Why, then, has RCTV’s non-renewal been the subject of so much criticism? There are two reasons. First, because the station’s owner, Marcel Granier, is an influential member of Caracas’ small wealthy elite and consistently one of President Chavez’s most vocal critics. Granier controls about 40% of the Venezuelan media, and his influence likely greased the wheels in a case brought by RCTV against the Venezuelan government at the Inter-American Commission on Human Rights.
The second reason is that, as a news story, censorship makes for a hot topic. It also conveniently provides an easy way for the opposition to reassert itself internationally in its tireless efforts to oust President Chavez. Much noise was made when the Organization of American States began examining the RCTV issue, but no U.S. mainstream media reported on that body’s subsequent show of support for the Venezuelan government in its decision not to renew licensing to the notorious broadcaster.
As protests against the non-renewal and celebration rallies in support of it continue to grace the landscape of Venezuela, a heightened debate has begun about public television that takes into account the interests of the public good. This has manifested itself in many ways, one of which is the increased willingness of the government to engage in dialog with its critics. Earlier this month, in a move that many in the United States would call extraordinary, the National Assembly opened its halls to university students opposed to the RCTV decision and offered them a venue for expression. As the Assembly listened to them air their grievances other students sympathetic to the non-renewal were invited to engage them in respectful debate, but it wasn’t long before the student opposition staged an angry walkout. The Vice President of Venezuela later extended an invitation to continue talks with the government, but student groups have hesitated to begin the process.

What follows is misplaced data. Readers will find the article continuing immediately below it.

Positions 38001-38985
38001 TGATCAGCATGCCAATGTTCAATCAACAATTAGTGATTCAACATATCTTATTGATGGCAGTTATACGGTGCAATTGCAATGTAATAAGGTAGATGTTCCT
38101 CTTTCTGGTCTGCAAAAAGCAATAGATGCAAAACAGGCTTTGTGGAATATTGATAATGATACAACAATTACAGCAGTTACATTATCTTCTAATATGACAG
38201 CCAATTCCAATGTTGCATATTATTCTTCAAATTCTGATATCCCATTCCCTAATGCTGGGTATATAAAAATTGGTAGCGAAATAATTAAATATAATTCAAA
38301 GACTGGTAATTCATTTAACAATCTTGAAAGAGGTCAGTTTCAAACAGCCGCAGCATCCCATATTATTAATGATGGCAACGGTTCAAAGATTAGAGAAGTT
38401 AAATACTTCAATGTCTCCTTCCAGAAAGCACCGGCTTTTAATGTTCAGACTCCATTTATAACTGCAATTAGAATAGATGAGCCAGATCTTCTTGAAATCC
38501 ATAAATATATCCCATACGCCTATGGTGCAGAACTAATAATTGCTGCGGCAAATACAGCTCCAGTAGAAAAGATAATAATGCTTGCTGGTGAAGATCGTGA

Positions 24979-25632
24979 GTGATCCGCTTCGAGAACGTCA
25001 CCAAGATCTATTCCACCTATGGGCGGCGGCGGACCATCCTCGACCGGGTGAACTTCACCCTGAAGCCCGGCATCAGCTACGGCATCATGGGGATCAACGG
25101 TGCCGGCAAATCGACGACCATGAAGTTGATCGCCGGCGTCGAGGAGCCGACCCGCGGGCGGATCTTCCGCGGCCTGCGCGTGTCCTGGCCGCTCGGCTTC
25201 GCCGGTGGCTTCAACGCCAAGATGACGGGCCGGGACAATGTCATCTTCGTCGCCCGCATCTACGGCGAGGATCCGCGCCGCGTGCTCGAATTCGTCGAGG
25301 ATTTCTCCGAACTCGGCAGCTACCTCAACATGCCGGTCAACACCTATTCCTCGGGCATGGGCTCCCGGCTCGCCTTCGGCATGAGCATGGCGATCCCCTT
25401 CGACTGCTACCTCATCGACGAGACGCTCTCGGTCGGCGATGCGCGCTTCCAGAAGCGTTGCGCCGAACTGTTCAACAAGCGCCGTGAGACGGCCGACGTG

Currently, similar concerns about public broadcasters’ responsibilities are being raised in the U.S., even from within the Federal Communications Commission. On June 2, FCC Commisioner Michael J. Copps, wrote in his New York Times Op-Edthat, “Using the public airwaves is a privilege… not a right… Our policies should reward broadcasters that honor their pledge to serve that [public] interest and penalize those that don’t.” Too often, under pressure from big business media, instead of holding broadcasters accountable through substantive review the FCC deals out what Copps refers to as “postcard renewals” or automatic license renewals. This certainly doesn’t benefit the public and left the commissioner to wonder, “Do stations that make so much money using the public airwaves, but so plainly fail to educate viewers on the issues facing them, really deserve to have their renewals rubber-stamped?”
CONATEL recently allotted RCTV’s vacated share of the broadcast spectrum to a new public television station called TVes, the first ever for the Caribbean nation. Like public broadcasters in the U.S., TVes will maintain editorial autonomy while receiving government funding. It received an initial investment of $4 million from the government and has an independent board of supervisors. However, in October, in order to diversify funding TVes will hold a meeting with companies to offer the possibility of corporate advertising space.
Lil Rodriguez, chairwoman of TVes, said in a press conference last month that the TV station would be one that promotes diversity, a plurality of culture and views, and a place for local and undiscovered talent to be showcased. In an effort to further utilize independent producers and artists the station will not produce content, but instead will buy productions. Educational programming for children will also be an important aspect of TVes.
Standards that aim to hold media conglomerates accountable should be upheld and active enforcement of already existing laws should be applauded rather than frowned upon. Venezuela is providing an example of what many in the U.S. have been calling on the FCC to do for years-abide by the law. Moreover, changes democratizing access to the representation of diverse communities in the media through the creation of a public television station are long overdue. Critics of the RCTV non-renewal who condemn these much-needed changes prefer to cry censorship than to consider the legal context in which they occur and the long history of exclusion that has been felt by many for decades. Through strict enforcement and responsible public broadcasting, quality programming can flourish. It is still too early to tell, but Venezuela may very well turn out to be a major player in this effort.
Olivia B. Goumbri is the Executive Director of the Venezuela Information Office and the editor of The Venezuela Reader: The Building of a People’s Democracy.
 WOLA. “WOLA Criticizes Venezuela’s Handling of RCTV License Non-Renewal”. May 30, 2007.
 The Price of Free Airwaves, By Michael J. Copps, New York Times, June 2, 2007